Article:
PSNI use of discretion and penalty notices has improved



The PSNI’s use of discretion and penalty notices to deal with low level offences has improved but more work remains to be done, the criminal justice watchdog has said.

Criminal Justice Inspection Northern Ireland (CJI) has published a follow-up review assessing progress in the implementation of recommendations made in an inspection report in 2015.

Inspectors found that significant progress has been made with 10 out of the 11 recommendations for improvement assessed as achieved or partially achieved.

However, they criticised the quality assurance panel set up by the PSNI and the Public Prosecution Service (PPS) for limiting its reviews to cases where discretion was applied, meaning it could not identify cases where discretion could have been applied but was not.

Chief inspector Jacqui Durkin said: “The use of discretion by police officers isn’t easy to do but it is vital they get it right. How and when police officers use discretion has been brought to the public’s attention possibly like never before during the Covid-19 pandemic.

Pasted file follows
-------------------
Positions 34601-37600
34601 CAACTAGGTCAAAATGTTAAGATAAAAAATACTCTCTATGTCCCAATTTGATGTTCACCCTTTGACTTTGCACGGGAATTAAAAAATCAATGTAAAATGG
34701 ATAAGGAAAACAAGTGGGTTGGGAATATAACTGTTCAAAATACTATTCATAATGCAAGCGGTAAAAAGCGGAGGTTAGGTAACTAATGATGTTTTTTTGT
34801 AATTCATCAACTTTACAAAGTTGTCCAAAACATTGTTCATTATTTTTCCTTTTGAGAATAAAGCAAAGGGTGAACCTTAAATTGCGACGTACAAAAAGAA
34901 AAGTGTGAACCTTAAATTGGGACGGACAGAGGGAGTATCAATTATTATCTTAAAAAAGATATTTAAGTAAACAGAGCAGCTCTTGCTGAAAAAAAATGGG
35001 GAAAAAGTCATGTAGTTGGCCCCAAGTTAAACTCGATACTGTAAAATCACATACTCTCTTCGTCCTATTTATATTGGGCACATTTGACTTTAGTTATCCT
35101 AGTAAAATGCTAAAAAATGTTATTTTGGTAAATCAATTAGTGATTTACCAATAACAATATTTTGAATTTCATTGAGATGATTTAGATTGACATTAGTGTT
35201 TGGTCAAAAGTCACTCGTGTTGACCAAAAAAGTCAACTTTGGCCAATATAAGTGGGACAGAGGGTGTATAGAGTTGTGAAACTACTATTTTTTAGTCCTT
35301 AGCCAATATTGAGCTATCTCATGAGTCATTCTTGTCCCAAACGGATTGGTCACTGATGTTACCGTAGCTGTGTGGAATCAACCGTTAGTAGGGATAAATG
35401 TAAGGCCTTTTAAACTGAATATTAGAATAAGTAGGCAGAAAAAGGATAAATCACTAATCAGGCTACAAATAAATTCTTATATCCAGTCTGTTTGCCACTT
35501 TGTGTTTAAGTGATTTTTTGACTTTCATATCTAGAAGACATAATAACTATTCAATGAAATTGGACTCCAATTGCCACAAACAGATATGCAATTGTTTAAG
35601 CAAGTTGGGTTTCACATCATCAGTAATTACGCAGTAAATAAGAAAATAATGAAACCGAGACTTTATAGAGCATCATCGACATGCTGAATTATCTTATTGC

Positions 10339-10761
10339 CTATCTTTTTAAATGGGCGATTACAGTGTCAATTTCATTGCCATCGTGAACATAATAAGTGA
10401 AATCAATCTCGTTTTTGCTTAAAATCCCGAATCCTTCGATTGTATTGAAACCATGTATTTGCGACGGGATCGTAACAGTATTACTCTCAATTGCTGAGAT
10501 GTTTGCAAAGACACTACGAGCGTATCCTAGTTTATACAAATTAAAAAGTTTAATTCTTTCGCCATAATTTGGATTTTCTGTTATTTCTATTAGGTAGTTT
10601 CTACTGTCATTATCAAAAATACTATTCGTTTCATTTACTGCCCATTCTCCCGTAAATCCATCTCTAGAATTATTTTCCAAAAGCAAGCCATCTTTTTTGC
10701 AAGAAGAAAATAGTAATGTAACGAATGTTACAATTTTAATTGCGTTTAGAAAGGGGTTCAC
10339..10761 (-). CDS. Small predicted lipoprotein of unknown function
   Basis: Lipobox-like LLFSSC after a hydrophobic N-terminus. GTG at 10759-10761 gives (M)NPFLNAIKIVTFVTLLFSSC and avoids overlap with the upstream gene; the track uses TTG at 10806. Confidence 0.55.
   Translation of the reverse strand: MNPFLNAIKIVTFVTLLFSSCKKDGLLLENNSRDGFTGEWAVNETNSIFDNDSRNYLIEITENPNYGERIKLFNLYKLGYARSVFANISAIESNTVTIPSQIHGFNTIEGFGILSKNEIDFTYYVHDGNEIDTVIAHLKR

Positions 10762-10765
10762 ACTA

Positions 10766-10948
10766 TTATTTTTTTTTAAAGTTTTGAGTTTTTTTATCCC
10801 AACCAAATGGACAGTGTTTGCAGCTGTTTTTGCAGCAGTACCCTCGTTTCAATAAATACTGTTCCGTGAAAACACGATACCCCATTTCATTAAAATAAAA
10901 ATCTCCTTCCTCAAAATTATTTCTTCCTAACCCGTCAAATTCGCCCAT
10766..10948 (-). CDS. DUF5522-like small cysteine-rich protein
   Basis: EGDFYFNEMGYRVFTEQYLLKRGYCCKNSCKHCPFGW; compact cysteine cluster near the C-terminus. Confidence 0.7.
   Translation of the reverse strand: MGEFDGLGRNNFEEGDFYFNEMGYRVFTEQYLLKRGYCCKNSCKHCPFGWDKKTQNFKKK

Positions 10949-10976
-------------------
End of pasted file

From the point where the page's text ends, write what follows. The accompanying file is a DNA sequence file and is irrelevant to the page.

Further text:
“The use of discretion and different types of penalty notices to deal with minor offences without the need for court proceedings is an important part of the criminal justice system. Almost half the cases in our courts are less serious offences. However, exercising discretion requires police officers to act with integrity and use their professional judgment in a proportionate and fair way.

“It is essential the community has confidence that when police discretion is applied or enforcement action is taken that involves a penalty notice being issued, that it is the right police response, it is used in a consistent way and that appropriate oversight and monitoring arrangements are in place.”

She added: “Maintaining public confidence and support from local communities is at the heart of the PSNI’s ability to use police discretion and penalty notices to effectively deal with low level offences.

“This will become even more challenging for the PSNI and the PPS as new fixed penalty notice offences and penalty notice for disorder fines are introduced alongside the enforcement of current Covid-19 public health regulations.

“I expect to return to police discretion and the effective use of penalty notices in a future inspection programme.”

Tags: Policing



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